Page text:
Before the Snow | During the Snow
The summers I was 14 and 15, I spent intense three-week sessions at the Center for Talented Youth (CTY) at Dickinson College in Carlisle, Pennsylvania. The program was designed to augment the studies of languishing “gifted” kids scattered in normal middle- and high-school routines and give them an outlet for their overactive intellectual interest through taking college(ish)-level courses in an actual college environment. The larger point of the program, and the one I probably enjoyed the most, was the social element – throwing a bunch of bright nerdy youngsters together to meet each other and feel less lonely amidst summers that might otherwise be spent reading alone or trudging through some mindless job. Indeed, it was at CTY that I first danced with a girl (outside of a play performance, at least) and where I was first introduced to Diplomacy, which I then promptly imported to my own batch of regular-season bright nerdy fellows back in Albuquerque.
There were other dancing girls at Dickinson those summers, ones I would usually only see periodically and mostly picking at their cereal bowls during crack-of-dawn breakfasts at the cafeteria. CTY had a strict lights-out policy at some absurdly early hour like 10 PM (it may have been 11, or it might have even been 9:30 on weeknights). They checked for flashlights and militantly patrolled the halls. And while I bitterly resented the requirement to sleep far more than I normally would (I was already down to 4-6 hours a night and, by the second summer, pulling all-nighters periodically), I did appreciate that the schedule forced me out of bed at 5 or 6 in the morning so I could take a shower long before anyone else was up. Being housed in dorms, these summers were my first brush with communal bathrooms and I was seriously unprepared for the kind of familiarity and camaraderie implicit in such confines. After all, I’d always gone home after baseball games rather than face the horrors of the long row of uncurtained showers. There was a perfectly good shower at home. Dickinson’s showers were not so devastatingly unprivate, but the idea of even appearing in a bathrobe or trying to change while wearing one in front of other people was overwhelming to my modest early teenage sensibilities.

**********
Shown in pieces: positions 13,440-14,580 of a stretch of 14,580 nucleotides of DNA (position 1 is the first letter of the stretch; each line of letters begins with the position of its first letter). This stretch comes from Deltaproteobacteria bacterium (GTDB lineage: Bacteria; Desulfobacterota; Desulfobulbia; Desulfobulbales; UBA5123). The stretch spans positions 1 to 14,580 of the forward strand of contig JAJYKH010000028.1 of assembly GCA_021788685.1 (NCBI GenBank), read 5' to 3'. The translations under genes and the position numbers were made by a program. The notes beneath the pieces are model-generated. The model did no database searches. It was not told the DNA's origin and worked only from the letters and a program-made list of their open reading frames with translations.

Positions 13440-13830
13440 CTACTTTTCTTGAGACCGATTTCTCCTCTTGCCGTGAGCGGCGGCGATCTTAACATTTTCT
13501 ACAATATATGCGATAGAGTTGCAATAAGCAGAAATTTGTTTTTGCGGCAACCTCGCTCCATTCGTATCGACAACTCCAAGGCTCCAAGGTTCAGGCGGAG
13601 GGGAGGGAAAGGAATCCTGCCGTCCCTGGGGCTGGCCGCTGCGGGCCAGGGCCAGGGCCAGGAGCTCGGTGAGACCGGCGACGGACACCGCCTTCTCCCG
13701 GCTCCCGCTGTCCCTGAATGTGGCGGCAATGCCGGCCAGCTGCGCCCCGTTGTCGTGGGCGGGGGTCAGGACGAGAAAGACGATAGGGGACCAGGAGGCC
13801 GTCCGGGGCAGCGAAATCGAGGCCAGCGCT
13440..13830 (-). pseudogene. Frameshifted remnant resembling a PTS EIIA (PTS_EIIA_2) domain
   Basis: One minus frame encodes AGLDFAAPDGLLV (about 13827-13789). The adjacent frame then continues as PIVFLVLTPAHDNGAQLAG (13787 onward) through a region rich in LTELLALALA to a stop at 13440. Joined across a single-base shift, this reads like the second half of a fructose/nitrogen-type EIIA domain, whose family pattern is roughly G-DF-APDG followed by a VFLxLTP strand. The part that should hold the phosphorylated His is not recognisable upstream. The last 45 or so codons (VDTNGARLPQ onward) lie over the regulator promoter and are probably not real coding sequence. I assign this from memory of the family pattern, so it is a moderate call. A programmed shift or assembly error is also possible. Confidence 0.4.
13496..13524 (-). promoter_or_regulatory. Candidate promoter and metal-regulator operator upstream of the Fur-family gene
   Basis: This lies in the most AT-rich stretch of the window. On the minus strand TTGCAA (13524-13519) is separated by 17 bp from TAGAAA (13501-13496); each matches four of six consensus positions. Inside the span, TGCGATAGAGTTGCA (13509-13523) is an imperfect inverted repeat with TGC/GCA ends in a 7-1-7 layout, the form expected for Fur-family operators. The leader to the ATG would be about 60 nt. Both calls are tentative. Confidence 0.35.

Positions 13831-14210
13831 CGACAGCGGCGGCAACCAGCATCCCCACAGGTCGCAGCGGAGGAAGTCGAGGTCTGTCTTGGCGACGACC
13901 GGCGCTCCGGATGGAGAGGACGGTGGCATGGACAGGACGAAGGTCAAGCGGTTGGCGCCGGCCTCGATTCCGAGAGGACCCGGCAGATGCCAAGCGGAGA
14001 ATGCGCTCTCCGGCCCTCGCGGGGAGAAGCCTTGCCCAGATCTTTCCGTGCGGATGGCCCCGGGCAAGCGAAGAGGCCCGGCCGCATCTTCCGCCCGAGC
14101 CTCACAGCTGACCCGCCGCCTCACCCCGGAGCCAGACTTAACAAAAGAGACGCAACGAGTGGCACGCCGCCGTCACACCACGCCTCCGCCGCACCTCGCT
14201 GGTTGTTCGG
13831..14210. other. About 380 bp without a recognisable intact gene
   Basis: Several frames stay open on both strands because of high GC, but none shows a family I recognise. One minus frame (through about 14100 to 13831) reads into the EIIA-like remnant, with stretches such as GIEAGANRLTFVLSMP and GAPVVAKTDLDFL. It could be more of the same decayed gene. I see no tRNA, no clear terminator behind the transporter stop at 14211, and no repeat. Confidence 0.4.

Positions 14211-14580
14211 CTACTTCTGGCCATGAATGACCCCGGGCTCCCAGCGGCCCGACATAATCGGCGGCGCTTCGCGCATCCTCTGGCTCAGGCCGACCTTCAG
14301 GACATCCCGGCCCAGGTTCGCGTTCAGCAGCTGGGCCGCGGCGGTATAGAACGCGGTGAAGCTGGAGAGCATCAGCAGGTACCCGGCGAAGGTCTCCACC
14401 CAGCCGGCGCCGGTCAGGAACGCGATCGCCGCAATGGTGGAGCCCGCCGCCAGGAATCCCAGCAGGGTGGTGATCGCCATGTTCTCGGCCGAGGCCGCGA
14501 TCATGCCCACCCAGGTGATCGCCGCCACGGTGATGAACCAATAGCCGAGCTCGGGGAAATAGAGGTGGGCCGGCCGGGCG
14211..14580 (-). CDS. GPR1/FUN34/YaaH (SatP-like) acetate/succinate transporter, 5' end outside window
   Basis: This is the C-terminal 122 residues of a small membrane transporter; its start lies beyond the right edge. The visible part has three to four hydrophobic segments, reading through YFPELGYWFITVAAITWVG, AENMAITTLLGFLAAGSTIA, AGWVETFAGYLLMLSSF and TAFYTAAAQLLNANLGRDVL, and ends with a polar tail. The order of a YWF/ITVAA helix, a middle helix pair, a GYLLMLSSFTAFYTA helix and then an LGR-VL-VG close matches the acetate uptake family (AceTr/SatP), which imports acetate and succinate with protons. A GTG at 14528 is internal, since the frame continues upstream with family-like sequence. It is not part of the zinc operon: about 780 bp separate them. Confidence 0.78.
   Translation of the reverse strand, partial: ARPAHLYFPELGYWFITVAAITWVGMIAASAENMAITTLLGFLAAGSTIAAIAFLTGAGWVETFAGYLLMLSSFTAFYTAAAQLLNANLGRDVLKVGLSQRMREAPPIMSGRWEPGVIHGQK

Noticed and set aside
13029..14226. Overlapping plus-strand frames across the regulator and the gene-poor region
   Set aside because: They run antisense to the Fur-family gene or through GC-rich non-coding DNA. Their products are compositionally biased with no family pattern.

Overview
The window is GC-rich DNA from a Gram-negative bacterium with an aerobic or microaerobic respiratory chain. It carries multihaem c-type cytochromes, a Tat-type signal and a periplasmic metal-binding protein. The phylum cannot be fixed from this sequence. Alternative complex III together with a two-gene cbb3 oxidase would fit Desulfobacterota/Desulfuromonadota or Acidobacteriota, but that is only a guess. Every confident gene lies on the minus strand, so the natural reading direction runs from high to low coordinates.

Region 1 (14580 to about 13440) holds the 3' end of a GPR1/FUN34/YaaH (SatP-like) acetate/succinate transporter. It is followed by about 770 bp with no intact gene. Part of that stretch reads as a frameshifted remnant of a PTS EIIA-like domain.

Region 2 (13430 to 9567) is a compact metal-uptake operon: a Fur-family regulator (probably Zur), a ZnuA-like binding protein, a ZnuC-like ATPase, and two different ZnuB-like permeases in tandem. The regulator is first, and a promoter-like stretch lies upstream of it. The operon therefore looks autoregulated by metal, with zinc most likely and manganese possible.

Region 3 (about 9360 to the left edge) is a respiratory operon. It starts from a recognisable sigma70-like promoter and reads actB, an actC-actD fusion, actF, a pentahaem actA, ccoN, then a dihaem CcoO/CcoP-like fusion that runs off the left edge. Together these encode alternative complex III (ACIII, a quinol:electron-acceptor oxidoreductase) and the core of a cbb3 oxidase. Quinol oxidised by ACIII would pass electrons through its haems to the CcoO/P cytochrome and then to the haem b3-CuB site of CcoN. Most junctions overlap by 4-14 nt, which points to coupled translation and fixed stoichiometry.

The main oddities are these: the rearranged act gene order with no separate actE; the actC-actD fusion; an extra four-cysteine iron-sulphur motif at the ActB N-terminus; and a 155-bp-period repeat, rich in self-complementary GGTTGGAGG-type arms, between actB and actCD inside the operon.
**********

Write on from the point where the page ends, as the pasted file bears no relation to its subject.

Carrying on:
Thus I was done with showers by 6:30 at the latest and found myself in the unlikely scenario of being awake to see one of the only phases of the day I routinely missed during the rest of my life. Breakfast opened at 7:00 sharp at the cafeteria and many were the mornings that I leisurely waltzed up the brick walk from the dorms to the student center, breathing fresh dawn air and watching the sun’s first glimmers through trees and feeling pure and whole about the opportunity that life itself provided. Only in the euphoria of paper-laden all-nighters in late high-school and early college did I find such similar bliss of first light hitting the world, of being so alive while the rest of the world rested. I remembered talking with Gris at some point during college about how he felt sort of queasy if he was ever awake when most of the surrounding society was asleep, that he felt out of balance with the universe. To me, it’s always been just the opposite. When the world is silent, the mind comes alive. See?
So I would get to the cafeteria, inevitably a little too early, to find myself in the tiny line leading to the fading brown double-doors that held one of the best breakfast spreads I’d ever encountered. It was wasted on most of my cohorts, of course, those attending the ballet camp of indeterminate origin that shared the campus during those summers. Indeed, exactly three groups held regular camps at Dickinson in 1994 and 1995 while I was there – the ballerinas (who we lovingly called “rinas”), us, and the Washington Redskins. It was like some poorly constructed joke or an ironic attempt at diversity by the deans of the school. Tiny high-school aged female ballet students, enormous burly adult football players, and average mid-to-high-school prodigies. Grace, brawn, and brain. Small, large, and medium. Female, male, and mixed (or for the most part, more accurately, sexless). Those who refused to eat, those who ate everything, and those in the middle.